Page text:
Latinos Say 'Yes' to Iraq War -- But Why?

A small sea of American flags waved gently in the warm summery breeze at a recent pro-troop rally in Los Angeles. The throng of Junior ROTC cadets, medal festooned World War II veterans, and community residents listened to spirited speeches that praised the troops and urged support for the war. During the rally, dozens of passing motorists honked horns, pumped their fists, and shouted out words of encouragement to the crowd.

The rally didn't differ much from the dozens of other pro-war rallies held in Deep South and Midwest cities in recent weeks, except for one thing: It was held in Los Angeles, and the participants were Latinos. They staged the rally at a memorial site named after Raul Morin, a Mexican-American writer, who wrote about Mexican-American Medal of Honor awardees. A rally organizer said that it was to counter anti-war protests.

That so many Latinos vigorously back the war is no fluke. A Pew Research Center poll in February found that far more blacks than whites oppose the Iraq war. The press has played up the differing black and white attitudes up as yet another example of the racial divide. But it makes almost no mention that in the same poll nearly seventy percent of Latinos support the war. A poll taken in March by Republican pollsters, Fabrizio, McLaughlin & Associates also found strong pro-war support among Latinos.

At first glance, the strong pro-war sentiment among Latinos seems to defy political reality and public perception. Latino civil rights groups and the Congressional Hispanic Conference have pounded Bush for his assault on civil liberties protections, affirmative action programs, his tax cut giveaways to the rich, support of school vouchers, and further gut of spending on social programs. The Caucus was near unanimous in opposing the Congressional resolution last October that gave Bush total power to wage war against Iraq. Latino activists have staged large anti-war marches in Los Angeles. And the majority of Latinos are Democrats.

But things are changing. In Texas and Florida nearly one-third of Latinos voted for Bush in 2000. Congressional Latinos are politically divided. In March, four Latino Congresspersons publicly broke with the Congressional Hispanic Caucus. They called it too liberal, and activist, and formed the Congressional Hispanic Conference. In 2004, Republican strategists say they will pull out all stops to bag more Latino votes for Bush in 2004.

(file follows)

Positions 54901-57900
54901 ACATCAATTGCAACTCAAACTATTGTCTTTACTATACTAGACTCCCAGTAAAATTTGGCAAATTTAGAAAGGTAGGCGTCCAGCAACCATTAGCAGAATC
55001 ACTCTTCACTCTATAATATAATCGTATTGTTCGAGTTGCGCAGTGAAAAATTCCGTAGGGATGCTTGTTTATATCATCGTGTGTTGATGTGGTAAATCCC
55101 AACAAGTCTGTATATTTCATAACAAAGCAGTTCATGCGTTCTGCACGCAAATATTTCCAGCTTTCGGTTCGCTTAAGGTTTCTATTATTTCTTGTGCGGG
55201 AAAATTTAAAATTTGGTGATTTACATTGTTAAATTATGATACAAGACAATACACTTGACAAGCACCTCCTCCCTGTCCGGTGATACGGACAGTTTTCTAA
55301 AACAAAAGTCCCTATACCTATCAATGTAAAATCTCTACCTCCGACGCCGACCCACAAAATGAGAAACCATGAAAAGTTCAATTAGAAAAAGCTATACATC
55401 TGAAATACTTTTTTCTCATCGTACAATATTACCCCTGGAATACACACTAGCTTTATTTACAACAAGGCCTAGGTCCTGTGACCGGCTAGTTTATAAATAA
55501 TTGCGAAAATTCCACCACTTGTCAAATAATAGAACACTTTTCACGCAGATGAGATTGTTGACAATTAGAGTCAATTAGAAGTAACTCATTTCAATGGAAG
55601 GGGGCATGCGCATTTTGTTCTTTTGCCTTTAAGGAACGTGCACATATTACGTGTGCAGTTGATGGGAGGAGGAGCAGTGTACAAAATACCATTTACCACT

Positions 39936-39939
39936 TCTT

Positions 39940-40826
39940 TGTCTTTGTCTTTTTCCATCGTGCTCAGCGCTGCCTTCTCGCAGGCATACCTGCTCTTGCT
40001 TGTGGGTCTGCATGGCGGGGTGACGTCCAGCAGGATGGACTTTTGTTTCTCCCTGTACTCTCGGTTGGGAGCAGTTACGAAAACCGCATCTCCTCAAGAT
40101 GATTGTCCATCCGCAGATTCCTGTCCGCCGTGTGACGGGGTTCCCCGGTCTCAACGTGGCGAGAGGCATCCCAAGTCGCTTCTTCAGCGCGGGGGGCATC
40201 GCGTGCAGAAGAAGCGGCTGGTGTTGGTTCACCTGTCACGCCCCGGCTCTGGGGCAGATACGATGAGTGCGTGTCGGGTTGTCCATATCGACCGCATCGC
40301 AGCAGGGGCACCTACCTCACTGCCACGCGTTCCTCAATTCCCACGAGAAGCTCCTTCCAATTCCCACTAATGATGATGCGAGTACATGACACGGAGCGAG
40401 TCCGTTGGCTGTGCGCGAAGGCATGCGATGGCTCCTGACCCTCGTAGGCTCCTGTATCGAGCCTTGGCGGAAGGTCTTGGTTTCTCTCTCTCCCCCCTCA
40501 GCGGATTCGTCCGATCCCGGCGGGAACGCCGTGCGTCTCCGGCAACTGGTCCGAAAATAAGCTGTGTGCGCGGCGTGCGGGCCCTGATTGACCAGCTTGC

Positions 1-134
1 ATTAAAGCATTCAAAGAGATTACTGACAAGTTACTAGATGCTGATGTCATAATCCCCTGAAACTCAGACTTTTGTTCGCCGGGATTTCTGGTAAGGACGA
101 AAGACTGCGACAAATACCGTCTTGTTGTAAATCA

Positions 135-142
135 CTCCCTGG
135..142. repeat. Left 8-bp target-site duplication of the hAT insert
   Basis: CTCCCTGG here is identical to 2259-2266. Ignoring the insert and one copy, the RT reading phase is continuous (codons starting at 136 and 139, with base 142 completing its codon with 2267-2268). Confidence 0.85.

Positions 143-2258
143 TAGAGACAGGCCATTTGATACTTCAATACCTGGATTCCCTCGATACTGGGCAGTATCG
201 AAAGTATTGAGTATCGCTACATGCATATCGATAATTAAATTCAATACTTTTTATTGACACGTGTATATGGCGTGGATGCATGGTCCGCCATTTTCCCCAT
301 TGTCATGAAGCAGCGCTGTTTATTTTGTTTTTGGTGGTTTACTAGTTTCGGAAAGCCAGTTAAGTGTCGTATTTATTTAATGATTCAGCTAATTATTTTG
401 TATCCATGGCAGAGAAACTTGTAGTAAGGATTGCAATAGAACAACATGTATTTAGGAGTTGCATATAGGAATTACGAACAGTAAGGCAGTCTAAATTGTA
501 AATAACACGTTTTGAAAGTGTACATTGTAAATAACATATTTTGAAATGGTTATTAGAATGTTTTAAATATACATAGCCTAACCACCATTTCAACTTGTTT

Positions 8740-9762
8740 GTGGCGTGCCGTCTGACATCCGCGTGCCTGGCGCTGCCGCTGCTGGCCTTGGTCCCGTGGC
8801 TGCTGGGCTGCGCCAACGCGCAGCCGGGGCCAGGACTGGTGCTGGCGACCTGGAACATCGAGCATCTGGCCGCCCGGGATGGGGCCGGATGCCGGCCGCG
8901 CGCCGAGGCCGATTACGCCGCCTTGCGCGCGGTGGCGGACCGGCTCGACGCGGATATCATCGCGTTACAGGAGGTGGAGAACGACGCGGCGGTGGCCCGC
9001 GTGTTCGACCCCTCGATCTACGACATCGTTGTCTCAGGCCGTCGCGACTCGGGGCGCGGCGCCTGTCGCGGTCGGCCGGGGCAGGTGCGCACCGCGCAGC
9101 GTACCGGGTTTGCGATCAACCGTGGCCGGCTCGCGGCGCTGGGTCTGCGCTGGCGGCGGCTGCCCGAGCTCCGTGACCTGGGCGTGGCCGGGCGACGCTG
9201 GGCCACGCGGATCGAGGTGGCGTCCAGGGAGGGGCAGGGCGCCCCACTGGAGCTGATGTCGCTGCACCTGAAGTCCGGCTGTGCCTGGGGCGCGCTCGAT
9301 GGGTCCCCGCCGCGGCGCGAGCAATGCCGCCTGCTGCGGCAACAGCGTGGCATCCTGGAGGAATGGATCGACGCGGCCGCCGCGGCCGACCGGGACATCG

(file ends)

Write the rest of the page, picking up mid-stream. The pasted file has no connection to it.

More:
Many Latinos praise Bush's pro-immigration, bi-lingual education, family values and small business stances. While Latino civil rights groups railed against Bush's appointment of controversial conservative judge Miguel Estrada to a federal appeals court, the United Hispanic Chamber of Commerce and the United Latin American Citizens enthusiastically backed his nomination.

Then there's the military. During the mid-1990s, Secretary of Army Louis Caldera, a Latino, prodded the army to intensify its recruitment efforts among Latinos. Many low-income young Latinos, particularly recent immigrants, bought the military's pitch that the army is the place they can acquire skills, training, and career advancement. But for many this is a cruel illusion. According to Department of Defense figures, in 2001, Latinos were heavily concentrated in low level, less skilled supply details in the army and Marines.

Still, while ROTC programs are being dumped or chased away from major university colleges, Junior ROTC programs flourish at many predominantly Latino high schools. The army has become a testing ground for many Latinos to prove their loyalty and devotion to America. Many immigrants have fled countries that practice state terror; they readily accept Bush's pronouncement that toppling Saddam Hussein fulfills America's mission to establish freedom and democracy in the Third World.

At the Los Angeles rally, several participants spoke with reverence and respect of Marine Cpl. Jose Gutierrez, a recent immigrant from Guatemala. Gutierrez is believed to be the second soldier to die in battle in Iraq. At the start of fighting, six Latinos were listed as killed or captured.

Latino activists say this is more reason why Latinos should oppose the war. But the high battlefield risk has further kindled patriotism, and pride among many Latinos. The top-heavy pro war sentiment among many Latinos spurred Xavier Bacerra, the former chair of the Congressional Hispanic Caucus, a centrist Democrat and no Bush cheerleader, to join with a conservative Republican Congressman to co-sponsor a recent Congressional resolution urging support for the troops.

Military recruiters will continue to sell the military to young Latinos, especially recent immigrants, as the one place where they can be all they can be. But the high Latino death rate on the battlefield, and the often-failed promise that they will get top-level training and education, badly mock that claim.

Earl Ofari Hutchinson is an author and political analyst. Visit his news and opinion website: He is the author of "The Crisis in Black and Black" (Middle Passage Press).


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